Equipment & Technology

Plastic: Treotham’s strongest link

Treotham Automation’s energy chains are helping bulk handlers protect critical cables from salt, dust and downtime.

Treotham Automation’s energy chains are helping bulk handlers protect critical cables from salt, dust and downtime.

Most major mobile material handling machinery depend on cables, often using a festoon system to operate.

If these cables are damaged, or the festoon system requires maintenance, it can cost an operation serious money in lost productivity.

John Sharp, Bulk Materials Handing Specialist at Treotham Automation, said mobile machinery could create violent motions between the trolleys on a festoon system, leading to damage over time.

“Cables are also exposed to the elements, which can degrade them,” he said. “Cable reelers can be helpful, but if you need to add an additional cable, for water or data, you will need another reeler, which can get expensive quickly.”

Related stories:

German manufacturer igus has developed a solution to these issues, which Treotham imports for Australian businesses. Its energy chain – also known as a power chain, drag chain or cable chain – supplies, guides and protects moving cables and hoses.

The cable chains use high-durability plastic and, as a result, suffer from significantly less wear when compared with metal components. They can also be run in environments with sand or near corrosive salt water.

Sharp said the plastic used in energy chains has a low coefficient of friction and low-wear, providing additional longevity.

“Most people can’t see the difference between different types of plastics. We make sure to pick the right one for the job,” he said.

“In most bulk handling situations, dust is an issue, which can cause issues for festoons. This can cause the premature demise of a system.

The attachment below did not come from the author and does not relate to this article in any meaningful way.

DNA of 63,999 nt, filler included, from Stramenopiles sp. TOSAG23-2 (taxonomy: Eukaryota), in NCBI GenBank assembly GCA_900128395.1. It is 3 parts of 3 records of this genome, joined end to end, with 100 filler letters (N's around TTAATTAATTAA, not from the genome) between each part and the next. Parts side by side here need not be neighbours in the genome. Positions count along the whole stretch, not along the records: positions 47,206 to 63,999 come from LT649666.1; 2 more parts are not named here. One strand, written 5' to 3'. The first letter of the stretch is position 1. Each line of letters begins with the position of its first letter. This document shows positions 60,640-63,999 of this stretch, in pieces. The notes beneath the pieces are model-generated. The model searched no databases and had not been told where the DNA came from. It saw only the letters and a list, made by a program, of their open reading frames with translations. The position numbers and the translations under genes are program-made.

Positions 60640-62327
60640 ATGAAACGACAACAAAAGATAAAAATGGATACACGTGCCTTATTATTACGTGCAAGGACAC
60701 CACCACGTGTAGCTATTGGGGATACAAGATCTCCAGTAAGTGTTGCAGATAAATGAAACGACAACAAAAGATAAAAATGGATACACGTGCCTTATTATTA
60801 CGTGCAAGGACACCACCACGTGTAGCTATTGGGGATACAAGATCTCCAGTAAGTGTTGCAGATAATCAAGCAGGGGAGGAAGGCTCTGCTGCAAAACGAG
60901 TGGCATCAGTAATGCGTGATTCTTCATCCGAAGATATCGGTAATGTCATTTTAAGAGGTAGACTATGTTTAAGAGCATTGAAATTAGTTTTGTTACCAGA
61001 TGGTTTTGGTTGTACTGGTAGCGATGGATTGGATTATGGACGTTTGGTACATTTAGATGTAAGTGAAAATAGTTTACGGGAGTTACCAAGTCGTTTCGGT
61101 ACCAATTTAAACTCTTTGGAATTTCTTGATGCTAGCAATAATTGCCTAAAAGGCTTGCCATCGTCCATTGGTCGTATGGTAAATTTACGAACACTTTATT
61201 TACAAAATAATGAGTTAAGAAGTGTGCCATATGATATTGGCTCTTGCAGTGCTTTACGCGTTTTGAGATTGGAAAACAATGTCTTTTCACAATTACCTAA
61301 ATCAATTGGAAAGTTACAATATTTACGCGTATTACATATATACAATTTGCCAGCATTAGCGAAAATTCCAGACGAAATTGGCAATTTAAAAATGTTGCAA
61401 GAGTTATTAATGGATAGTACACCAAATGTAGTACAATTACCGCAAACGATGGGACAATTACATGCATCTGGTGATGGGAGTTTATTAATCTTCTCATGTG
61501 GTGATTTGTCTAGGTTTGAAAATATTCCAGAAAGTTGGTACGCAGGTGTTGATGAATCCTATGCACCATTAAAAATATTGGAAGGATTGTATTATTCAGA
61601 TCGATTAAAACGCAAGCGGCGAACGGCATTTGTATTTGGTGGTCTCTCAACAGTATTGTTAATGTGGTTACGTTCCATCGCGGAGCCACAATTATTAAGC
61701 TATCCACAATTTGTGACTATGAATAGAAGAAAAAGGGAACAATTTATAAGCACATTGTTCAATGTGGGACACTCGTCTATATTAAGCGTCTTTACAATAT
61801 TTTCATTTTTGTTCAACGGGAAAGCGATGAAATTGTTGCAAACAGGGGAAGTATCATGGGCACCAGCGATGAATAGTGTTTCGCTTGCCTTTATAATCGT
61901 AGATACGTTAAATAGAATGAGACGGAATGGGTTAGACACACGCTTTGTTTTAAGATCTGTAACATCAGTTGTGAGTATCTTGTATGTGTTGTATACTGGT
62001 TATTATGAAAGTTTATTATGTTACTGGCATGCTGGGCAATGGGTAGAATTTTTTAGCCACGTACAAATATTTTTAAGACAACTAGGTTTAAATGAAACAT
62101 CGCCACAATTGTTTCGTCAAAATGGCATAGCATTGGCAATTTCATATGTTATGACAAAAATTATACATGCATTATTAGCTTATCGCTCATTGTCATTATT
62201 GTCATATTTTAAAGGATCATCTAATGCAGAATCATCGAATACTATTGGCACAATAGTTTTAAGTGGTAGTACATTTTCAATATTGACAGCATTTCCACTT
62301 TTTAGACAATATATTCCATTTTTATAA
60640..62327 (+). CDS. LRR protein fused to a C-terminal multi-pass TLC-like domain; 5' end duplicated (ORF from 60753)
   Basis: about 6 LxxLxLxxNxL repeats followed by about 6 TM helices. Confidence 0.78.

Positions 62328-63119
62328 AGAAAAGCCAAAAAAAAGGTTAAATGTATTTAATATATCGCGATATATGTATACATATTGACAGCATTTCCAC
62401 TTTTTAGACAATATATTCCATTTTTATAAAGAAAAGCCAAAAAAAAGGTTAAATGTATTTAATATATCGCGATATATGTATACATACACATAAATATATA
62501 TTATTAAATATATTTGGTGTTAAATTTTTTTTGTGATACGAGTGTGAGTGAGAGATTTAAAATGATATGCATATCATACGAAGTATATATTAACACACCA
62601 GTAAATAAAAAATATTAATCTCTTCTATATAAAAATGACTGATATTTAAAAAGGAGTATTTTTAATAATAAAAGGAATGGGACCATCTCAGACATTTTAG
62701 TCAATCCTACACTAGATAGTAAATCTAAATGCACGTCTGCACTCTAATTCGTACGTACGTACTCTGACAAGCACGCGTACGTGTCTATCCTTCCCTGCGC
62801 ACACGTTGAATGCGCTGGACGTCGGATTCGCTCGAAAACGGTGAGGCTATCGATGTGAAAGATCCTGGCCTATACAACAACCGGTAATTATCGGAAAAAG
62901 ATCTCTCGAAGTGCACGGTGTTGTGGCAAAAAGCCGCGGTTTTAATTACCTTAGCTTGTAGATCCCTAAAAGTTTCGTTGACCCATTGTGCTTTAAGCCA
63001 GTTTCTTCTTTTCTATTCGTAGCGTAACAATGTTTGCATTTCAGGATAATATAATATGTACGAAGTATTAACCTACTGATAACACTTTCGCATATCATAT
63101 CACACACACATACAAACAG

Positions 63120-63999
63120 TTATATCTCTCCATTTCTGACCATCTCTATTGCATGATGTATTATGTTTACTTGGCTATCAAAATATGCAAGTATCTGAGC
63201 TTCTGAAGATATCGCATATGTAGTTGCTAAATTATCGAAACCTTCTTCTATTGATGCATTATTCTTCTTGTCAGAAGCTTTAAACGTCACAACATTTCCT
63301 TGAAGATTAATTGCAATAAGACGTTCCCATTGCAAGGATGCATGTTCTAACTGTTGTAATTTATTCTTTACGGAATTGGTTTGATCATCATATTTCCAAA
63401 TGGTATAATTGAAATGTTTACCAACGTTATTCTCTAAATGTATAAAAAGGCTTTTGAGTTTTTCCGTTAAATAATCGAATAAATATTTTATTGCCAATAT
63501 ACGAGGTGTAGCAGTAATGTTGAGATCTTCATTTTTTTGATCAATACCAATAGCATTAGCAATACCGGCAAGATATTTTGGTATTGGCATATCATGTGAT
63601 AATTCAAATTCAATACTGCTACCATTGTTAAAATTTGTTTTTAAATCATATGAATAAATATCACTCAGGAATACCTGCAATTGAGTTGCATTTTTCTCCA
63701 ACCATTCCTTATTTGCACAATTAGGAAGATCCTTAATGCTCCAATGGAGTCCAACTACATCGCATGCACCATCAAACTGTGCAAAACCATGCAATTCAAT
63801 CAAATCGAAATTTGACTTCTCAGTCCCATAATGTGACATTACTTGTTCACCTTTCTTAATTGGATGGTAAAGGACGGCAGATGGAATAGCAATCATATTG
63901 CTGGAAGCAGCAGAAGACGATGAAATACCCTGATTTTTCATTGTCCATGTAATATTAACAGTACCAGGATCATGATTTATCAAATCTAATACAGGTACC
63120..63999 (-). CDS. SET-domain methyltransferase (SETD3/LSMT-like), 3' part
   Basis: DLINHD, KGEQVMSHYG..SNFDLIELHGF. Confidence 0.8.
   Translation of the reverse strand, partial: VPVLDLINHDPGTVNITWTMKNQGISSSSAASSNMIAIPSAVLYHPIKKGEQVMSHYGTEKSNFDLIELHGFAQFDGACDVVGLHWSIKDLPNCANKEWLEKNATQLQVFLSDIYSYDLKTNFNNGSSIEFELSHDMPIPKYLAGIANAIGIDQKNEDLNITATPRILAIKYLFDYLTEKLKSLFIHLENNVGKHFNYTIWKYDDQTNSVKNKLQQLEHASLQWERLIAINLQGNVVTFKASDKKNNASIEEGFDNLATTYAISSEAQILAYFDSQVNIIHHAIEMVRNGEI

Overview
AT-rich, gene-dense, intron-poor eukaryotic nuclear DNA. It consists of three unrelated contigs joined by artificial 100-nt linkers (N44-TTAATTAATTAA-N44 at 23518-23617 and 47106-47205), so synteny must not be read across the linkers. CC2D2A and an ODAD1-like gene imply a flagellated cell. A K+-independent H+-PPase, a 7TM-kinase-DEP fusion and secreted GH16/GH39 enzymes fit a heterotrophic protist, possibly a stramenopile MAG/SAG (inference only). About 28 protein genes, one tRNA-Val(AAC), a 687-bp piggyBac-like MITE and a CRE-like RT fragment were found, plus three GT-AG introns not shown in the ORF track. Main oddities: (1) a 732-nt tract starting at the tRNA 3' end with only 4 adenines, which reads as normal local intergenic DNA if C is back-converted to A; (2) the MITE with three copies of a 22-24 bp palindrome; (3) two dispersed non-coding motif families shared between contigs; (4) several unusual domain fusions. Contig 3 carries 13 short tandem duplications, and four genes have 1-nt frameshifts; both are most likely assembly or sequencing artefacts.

“Energy chains can last 10 to 15 years, virtually maintenance-free, with extremely high duty cycles because of its construction. It’s also significantly cheaper than stainless steel or steel versions.”

Energy chains are moulded on the inside so any cables within don’t experience any wear and can handle high use in harsh environments like ports and wharves.

If a component begins to wear, the design of the energy chains makes it easy to inspect and replace. They are also customisable and made from a catalogue of standard parts that can be tailored to a specific application.

Energy chain can also be used in areas where a significant travel is required. Treotham offers specific solutions for longer travel lengths, as potential challenges can arise when the length of chain goes over 400m at cable loads of 50kg per metre.

Sharp said igus also developed ways to incorporate the chains into the Internet of Things (IoT), using sensors to detect the push and pull forces while the chain is travelling.

“Globally, the technology has been used in more than 1000 facilities across a range of industries, from the mining and ports sector to manufacturing and warehousing,” he said.

“Australia is more conservative when it comes to upgrading certain parts of its infrastructure. There’s often a tendency to stick with what you know, even if it is potentially outdated.

“Engineers who are looking to embrace innovation have seen the benefits of energy chains. A lot of the time once they realise the benefits, they’re rolled out across the whole site.” 

Send this to a friend